Friendly Threats? The Linking of Threats and Promises in Negotiation

10 Pages Posted: 6 Jun 2005

See all articles by Anne L. Lytle

Anne L. Lytle

Melbourne Business School - University of Melbourne

Shirli Kopelman

University of Michigan, Stephen M. Ross School of Business

Date Written: June 1, 2005

Abstract

The strategic use of threats in negotiations does not always result in the intended outcome for the threatener. While the threatener may seek to highlight his or her power for the purpose of influencing the behaviour of the target, and subsequently improving his or her negotiated outcome, threats may backfire. If threats incite anger or contentious tactics, potentially resulting in a conflict spiral, or simply reduce cooperativeness and increase competitiveness, threats can result in increased impasse rates and decreased joint outcomes (Neale and Northcraft, 1991; Schelling, 1960). The purpose of this study is to explore two types of threat characteristics, emotional style of threat delivery and the linking of specific positive consequences to threat content, and their impact on negotiation outcomes and perceptions of fairness and satisfaction.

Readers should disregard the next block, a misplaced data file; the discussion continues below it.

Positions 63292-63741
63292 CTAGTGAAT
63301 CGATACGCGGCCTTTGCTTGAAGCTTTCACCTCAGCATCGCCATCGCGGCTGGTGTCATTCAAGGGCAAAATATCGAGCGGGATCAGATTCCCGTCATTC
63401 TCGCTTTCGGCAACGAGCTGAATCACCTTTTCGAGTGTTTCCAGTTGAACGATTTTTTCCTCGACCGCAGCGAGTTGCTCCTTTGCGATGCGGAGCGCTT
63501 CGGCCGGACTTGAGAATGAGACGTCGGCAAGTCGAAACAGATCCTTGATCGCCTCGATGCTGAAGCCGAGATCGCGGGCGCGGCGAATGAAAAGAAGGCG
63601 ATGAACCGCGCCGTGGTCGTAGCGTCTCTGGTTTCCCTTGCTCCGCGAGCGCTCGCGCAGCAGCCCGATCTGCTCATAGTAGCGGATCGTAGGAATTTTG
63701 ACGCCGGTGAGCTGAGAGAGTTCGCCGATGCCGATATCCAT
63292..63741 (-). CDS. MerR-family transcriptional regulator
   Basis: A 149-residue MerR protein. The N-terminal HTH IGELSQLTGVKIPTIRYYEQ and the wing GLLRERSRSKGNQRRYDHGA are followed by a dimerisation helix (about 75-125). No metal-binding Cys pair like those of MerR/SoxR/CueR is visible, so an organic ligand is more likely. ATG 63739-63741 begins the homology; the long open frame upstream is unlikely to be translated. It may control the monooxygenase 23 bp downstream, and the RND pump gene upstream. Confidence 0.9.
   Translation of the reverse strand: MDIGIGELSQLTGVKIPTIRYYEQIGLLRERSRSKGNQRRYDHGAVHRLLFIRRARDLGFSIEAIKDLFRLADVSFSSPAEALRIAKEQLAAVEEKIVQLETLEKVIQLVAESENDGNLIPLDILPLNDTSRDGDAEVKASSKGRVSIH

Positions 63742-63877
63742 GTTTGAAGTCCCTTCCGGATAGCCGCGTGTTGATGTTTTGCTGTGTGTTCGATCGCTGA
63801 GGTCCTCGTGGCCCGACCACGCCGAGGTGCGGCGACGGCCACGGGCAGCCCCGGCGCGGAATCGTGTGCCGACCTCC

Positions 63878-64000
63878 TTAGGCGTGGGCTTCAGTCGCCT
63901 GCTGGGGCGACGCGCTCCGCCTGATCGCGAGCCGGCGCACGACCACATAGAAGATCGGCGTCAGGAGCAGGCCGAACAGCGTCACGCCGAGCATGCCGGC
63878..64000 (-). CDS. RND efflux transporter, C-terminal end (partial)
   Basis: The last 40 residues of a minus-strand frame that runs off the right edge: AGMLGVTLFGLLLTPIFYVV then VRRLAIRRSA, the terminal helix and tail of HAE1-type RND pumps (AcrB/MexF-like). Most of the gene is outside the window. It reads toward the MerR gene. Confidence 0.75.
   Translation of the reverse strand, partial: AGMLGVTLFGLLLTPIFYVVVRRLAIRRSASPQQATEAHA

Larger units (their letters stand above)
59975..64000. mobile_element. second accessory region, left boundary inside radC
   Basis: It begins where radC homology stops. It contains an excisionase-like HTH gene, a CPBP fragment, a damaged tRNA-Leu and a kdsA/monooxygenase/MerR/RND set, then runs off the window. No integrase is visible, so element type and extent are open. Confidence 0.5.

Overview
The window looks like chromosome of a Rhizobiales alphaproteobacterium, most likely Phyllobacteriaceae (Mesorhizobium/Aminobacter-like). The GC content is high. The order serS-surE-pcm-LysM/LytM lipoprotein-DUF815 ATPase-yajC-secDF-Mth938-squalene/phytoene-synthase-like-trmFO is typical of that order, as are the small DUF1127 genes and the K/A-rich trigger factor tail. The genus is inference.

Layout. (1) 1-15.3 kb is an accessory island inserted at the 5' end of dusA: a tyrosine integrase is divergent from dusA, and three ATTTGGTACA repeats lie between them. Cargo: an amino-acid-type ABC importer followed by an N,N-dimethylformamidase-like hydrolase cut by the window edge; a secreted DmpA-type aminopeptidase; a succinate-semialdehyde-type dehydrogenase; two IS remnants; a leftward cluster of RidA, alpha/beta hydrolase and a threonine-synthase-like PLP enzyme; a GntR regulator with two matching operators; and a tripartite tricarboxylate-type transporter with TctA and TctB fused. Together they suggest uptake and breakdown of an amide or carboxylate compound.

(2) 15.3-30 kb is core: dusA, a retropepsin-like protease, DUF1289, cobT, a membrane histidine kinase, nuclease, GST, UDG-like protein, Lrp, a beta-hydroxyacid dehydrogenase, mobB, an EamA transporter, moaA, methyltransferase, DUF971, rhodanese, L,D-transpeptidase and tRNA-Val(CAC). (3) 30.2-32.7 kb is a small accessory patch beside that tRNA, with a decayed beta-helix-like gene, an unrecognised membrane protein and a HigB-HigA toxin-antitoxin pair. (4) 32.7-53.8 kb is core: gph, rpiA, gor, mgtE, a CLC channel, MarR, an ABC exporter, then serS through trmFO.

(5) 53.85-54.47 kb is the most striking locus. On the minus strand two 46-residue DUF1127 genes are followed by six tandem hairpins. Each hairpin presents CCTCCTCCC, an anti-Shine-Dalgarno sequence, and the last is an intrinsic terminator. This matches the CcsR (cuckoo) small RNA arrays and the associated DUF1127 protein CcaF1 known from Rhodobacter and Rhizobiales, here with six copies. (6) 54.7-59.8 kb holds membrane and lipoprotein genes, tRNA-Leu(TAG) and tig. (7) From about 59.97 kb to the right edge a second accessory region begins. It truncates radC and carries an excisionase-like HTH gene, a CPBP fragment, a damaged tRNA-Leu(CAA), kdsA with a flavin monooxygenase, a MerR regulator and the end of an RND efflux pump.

Keywords: threats, promises, emotions

Suggested Citation

Lytle, Anne Louise and Kopelman, Shirli, Friendly Threats? The Linking of Threats and Promises in Negotiation (June 1, 2005). IACM 18th Annual Conference. Available at SSRN: https://ssrn.com/abstract=735048 or http://dx.doi.org/10.2139/ssrn.735048

Anne Louise Lytle (Contact Author)

Melbourne Business School - University of Melbourne ( email )

200 Leicester Street
Carlton, VIC 3053
Australia
+614-402-336-723 (Phone)
+612-9904-4646 (Fax)

Shirli Kopelman

University of Michigan, Stephen M. Ross School of Business ( email )

701 Tappan Street
Ann Arbor, MI MI 48109
United States

HOME PAGE: http://www.shirlikopelman.com

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